When it was announced that five time Emmy-nominee Sandra Oh was going to be starring in a new thriller series, people were immediately drawn in. The series, titled Killing Eve, stars Oh as Eve Polastri, a desk jockey at M15 who wants to be doing more, and becomes obsessed with tracking down serial killer, Villanelle (Jodie Comer). The BBC America series has quickly become a hit, which is why fans are now asking will there be a Killing Eve Season 2?
Thankfully, the series got an early season renewal and was picked up for Season 2 before the first season even premiered, and rightly so. Both fans and critics agree the new series is a hit that they definitely want to see continue on. In fact, unlike other freshman series whose ratings often fall off with each passing episode, Killing Eve has actual only improved in its ratings week to week. Thus, the series has proven it has serious staying power and as more and more people tune in and discuss the series, it continues to get more and more popular.
Killing Eve, which is based on a series of novellas by Luke Jennings, has been praised for the way it handles the typical British mystery drama, flipping classic tropes on their heads. Although there's a clear tension between Eve and Villanelle it's much more layered than just being the typical sexual tension that's seen on shows like Sherlock.
Oh puts it best when she talked about Eve with Time magazine. "Eve hits a plateau in her marriage, in her job," she said. "Then Villanelle comes along with her finesse, her style, her lack of inhibition — everything Eve doesn't have. Villanelle ignites something in Eve." Both Eve and Villanelle see something they desire in one another. Eve wants to break the rules like Villanelle, while Villanelle wants Eve's sense of purpose. They also, of course, want to kill each other, but also have a desire for one another. To put it simply, it's complicated.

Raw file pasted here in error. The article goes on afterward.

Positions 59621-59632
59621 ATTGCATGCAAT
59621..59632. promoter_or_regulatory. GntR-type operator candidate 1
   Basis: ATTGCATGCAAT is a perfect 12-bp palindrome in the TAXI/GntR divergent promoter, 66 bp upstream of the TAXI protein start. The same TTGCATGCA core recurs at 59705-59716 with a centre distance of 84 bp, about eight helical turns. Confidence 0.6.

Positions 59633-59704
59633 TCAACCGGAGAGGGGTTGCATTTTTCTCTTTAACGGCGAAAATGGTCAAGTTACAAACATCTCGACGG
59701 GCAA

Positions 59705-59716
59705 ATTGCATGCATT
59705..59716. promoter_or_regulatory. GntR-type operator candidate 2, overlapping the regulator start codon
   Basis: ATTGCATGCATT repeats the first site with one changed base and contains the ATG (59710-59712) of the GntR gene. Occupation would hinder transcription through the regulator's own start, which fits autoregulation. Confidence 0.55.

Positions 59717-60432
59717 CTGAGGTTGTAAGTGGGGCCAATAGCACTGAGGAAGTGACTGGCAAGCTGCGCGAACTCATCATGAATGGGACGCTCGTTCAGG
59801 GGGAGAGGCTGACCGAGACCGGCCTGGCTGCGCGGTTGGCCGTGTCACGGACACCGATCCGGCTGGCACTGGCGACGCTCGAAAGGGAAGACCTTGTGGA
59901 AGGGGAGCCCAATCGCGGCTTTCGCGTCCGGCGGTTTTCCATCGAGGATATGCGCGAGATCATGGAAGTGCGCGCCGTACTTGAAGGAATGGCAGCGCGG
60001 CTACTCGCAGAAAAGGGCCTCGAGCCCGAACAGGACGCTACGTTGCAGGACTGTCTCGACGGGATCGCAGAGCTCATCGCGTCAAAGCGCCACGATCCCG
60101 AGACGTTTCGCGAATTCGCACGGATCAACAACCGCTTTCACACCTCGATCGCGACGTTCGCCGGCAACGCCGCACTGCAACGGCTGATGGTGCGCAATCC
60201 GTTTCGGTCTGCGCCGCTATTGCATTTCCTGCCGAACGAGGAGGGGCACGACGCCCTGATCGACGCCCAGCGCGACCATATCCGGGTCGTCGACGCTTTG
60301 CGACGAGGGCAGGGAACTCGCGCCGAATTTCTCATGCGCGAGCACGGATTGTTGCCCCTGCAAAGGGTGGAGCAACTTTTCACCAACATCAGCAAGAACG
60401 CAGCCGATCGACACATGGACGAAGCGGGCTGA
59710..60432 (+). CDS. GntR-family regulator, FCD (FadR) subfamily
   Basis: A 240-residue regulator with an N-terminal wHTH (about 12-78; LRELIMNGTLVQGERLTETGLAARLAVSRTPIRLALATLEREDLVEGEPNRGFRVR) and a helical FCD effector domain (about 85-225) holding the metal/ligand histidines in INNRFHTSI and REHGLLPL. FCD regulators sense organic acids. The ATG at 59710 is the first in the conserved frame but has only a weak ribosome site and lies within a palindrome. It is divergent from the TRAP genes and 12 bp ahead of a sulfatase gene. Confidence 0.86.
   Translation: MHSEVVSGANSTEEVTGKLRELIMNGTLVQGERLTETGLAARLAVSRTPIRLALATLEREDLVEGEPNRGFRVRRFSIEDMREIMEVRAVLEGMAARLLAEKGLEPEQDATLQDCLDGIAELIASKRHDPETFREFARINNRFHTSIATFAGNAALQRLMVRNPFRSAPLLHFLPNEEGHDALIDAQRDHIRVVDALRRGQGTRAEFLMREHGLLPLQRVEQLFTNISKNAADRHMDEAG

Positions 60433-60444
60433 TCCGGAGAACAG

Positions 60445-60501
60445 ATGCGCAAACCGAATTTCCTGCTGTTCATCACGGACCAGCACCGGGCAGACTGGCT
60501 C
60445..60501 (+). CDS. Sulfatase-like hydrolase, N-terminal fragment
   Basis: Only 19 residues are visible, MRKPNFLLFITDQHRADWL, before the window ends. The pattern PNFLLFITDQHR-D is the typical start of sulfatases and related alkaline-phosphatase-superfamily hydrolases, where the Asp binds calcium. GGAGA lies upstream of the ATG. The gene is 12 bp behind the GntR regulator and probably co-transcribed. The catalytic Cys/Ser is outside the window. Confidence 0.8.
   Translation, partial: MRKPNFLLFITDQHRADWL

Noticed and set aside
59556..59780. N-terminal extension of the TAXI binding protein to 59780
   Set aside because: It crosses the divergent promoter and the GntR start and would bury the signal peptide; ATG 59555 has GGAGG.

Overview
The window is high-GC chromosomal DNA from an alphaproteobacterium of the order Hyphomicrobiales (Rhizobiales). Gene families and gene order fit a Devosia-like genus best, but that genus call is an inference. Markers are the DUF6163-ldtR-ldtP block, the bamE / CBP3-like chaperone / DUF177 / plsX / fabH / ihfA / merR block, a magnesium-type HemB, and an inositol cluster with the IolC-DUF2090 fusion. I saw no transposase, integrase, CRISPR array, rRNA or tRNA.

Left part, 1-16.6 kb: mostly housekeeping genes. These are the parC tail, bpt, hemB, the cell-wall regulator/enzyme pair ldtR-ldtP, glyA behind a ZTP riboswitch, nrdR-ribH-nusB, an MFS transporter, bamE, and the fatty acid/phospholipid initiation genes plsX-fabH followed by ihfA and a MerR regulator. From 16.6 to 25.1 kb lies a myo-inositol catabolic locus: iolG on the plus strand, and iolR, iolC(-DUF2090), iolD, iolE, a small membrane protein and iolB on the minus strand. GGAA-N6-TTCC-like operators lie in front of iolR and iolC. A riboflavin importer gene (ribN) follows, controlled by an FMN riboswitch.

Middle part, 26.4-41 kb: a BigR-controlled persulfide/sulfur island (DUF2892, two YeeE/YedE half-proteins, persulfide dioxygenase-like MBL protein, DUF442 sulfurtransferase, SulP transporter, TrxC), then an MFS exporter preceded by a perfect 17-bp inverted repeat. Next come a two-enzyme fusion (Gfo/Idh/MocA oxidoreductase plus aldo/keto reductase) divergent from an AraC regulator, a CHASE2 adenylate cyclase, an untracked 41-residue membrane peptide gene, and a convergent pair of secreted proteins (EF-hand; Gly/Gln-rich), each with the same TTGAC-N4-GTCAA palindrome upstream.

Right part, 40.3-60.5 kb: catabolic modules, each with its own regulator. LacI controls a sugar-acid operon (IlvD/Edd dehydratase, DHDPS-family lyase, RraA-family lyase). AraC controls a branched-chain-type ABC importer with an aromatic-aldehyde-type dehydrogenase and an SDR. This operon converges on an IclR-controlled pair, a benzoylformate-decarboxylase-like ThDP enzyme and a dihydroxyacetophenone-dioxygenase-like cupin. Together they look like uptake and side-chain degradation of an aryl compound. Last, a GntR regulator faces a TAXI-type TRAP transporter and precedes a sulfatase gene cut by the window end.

In shows, and really every kind of pop culture, it's rare to see two different women with this kind of obsessive quality. Typically, that's usually only one character who's often portrayed to be either crazy or unhinged. And that's not to say Villanelle isn't either of those things, but her story isn't solely about her connection to Eve, just like it isn't solely about her killing people.
Similarly, the show's writer, Phoebe Waller-Bridge, aged up Eve from the young upstart she was in the novellas to the 40-something year old desk jockey that Eve is on the show, exploring a time in a woman's life that is, unfortunately, glossed over in television. For that reason, as well as a number of others, the show is being hailed as a feminist series that's empowering women.
This was obviously one of Waller-Bridge's goals, as she even revealed to the Time, that while researching female psychopaths for the show, she found her search oddly empowering. That comes across in the show especially in the way that Villanelle manipulates sexist expectations to get her kills. "We're familiar with this idea that men would kill someone and not have a care in the world," Waller-Bridge told Time. "But Villanelle's male victims, especially, have this complete meltdown at the idea that she could be a threat to them."
Besides the amazing tropes that are being flipped on the series, Killing Eve is just an interesting show to watch. The plot is filled with surprises that keep viewers guessing, and fans never really know what to expect in each episode. That's why they can't wait to see how the finale plays out. You can find out what the Killing Eve finale has in store when it airs on Sunday night at 8 p.m. EST.